Falconer’s V12 engine made its debut at the 1990 SEMA show in Las Vegas. It boasted 683 horsepower and 680 lb-ft of torque from the all-aluminum engine. It was based on a conventional Chevy small-block with an additional two cylinders per bank. The engine was incredibly well received and he was taking orders for the new program before the show had ended. Almost from the start, the Falconer V-12 became a highly sought-after powerplant, not only for an assortment of automobiles but for aircraft as well. Falconer’s V-12 found its way into cars, trucks, and even a 3/4 scale model replica of the P-51 Mustang. When Chevrolet’s engineering group discovered Falconer’s V-12 engine, they knew they’d found the powerplant they needed to outshine the Viper. And while it was not, strictly speaking, a Chevy powerplant, it shared enough common hardware that it was commonly considered a “second cousin once removed” from the small-block Chevrolet engine platforms.
There were two monumental challenges facing the Corvette team now that they’d sorted out which engine was going to be used for the Conan Corvette. First, the production Corvette – which still boasted a modest 245 horsepower out of its base L98 engine – did not have the clout to support the extra horsepower or torque produced by the Falconer V12. The ZR-1, on the other hand, had already received a bolstered drivetrain to endure the additional rigors of the LT5 engine. It, therefore, made sense that the “Falconer Corvette” as it quickly became known, would be based on the ZR-1 Corvette platform. The second, and even more problematic issue was that Falconer’s engine was 8.8-inches longer than the LT5, which meant that the Falconer Corvette would need to be stretched to accommodate the extra eight inches. “SportsFab” a custom automobilke fabricator based out of Wixom, Michigan, was contracted to stretch the front end. While the longer front end is barely noticeable when looking at the Corvette, there are elements – from the black exhaust collectors emerging from the front fenders to the massive engine that resided under the clamshell hood – were dead giveaways that the Falconer Corvette was anything but ordinary.
The all-aluminum V-12 weighed 523 pounds, about the same as an iron small-block Chevy. Amazingly, the extra length and the larger engine only added 100 pounds to the overall weight of the car. By comparison, the stock L98 was using a cast-iron block and aluminum heads. The Falconer V-12 used electronic fuel injection with a short-runner intake manifold and the aluminum block had pressed-in cast-iron sleeves, similar to the infamous big-block 427 ZL1. When automotive journalist Don Sherman reviewed the car in the May 1992 issue of Motor Trend, he described the Falconer’s unmuffled exhaust tone as “Satan’s own serenade” and said that the engine idle was “capable of intimidating anything short of a Pro Stocker.”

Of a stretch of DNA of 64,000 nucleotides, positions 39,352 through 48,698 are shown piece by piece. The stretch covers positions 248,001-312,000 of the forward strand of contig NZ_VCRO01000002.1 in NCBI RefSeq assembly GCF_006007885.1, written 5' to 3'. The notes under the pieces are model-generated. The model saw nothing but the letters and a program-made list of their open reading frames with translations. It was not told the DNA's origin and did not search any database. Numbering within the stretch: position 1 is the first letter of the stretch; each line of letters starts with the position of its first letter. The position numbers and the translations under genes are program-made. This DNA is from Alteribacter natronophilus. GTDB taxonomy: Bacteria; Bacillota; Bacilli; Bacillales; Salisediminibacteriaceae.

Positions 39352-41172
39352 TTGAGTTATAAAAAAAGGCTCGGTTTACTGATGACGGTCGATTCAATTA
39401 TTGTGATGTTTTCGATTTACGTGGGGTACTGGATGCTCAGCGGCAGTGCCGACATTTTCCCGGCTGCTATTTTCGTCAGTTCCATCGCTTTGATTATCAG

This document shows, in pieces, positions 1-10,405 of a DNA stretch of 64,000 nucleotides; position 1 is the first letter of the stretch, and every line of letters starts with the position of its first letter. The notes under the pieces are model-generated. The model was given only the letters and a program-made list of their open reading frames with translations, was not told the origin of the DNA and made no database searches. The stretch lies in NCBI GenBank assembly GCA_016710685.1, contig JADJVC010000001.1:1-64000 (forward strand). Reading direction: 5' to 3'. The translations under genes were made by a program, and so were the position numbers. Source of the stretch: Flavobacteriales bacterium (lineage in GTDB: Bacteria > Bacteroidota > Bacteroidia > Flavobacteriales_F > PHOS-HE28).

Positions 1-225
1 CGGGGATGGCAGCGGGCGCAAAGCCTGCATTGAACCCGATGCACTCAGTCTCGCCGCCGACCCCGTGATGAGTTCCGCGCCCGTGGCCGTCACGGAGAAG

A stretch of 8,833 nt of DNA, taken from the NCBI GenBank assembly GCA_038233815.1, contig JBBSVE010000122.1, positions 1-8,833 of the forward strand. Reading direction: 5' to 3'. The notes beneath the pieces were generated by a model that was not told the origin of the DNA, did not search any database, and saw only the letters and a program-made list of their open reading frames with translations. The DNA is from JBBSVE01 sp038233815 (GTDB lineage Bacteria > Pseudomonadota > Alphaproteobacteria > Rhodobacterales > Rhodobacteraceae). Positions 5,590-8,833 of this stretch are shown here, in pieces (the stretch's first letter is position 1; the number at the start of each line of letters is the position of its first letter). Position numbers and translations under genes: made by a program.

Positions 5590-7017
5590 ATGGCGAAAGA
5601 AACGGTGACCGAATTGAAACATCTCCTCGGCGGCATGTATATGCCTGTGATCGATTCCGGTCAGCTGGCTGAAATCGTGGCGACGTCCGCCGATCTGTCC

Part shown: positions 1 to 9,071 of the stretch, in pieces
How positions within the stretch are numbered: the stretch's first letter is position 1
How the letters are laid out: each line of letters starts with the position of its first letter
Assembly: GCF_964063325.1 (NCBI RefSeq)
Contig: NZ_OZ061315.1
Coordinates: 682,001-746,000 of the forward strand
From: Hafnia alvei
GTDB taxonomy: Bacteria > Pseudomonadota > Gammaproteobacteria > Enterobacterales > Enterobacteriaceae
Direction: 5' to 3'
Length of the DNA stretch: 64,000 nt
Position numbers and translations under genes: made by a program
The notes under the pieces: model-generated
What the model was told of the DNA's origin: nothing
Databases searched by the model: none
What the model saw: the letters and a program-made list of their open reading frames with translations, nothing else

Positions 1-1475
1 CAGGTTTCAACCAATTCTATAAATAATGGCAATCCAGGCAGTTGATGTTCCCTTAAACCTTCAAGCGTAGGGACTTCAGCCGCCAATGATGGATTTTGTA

Unfortunately, performance numbers were never published for the 1992 Falconer Corvette. The car, which was given the official designation of ZR-12 (for its 12-cylinder engine) was simply too robust for its own good. Chevrolet engineers had literally melted a set of ZR-1 tires the first time they attempted to take the Falconer Corvette down a quarter-mile test track. The car, which was only ever documented as a “chassis study” by Chevrolet, was prohibitively expensive. As a result, only one was built, and it currently resides at the National Corvette Museum in Bowling Green, Kentucky. Still, this much can be said about the Falconer Corvette – when Dodge dared challenge Chevrolet to a power duel, the response – and the successive Corvettes which followed in the form of the fifth-generation Z06, the sixth-generation Z06 and ZR1, the seventh-generation Stingray (in all its variants), and the newest mid-engine Corvette Stingray – have certainly answered the call. While the Viper evolved and continued to hold some market share for nearly thirty years after its introduction in 1992, it is now a thing of the past, whereas the Corvette continues to grow in popularity.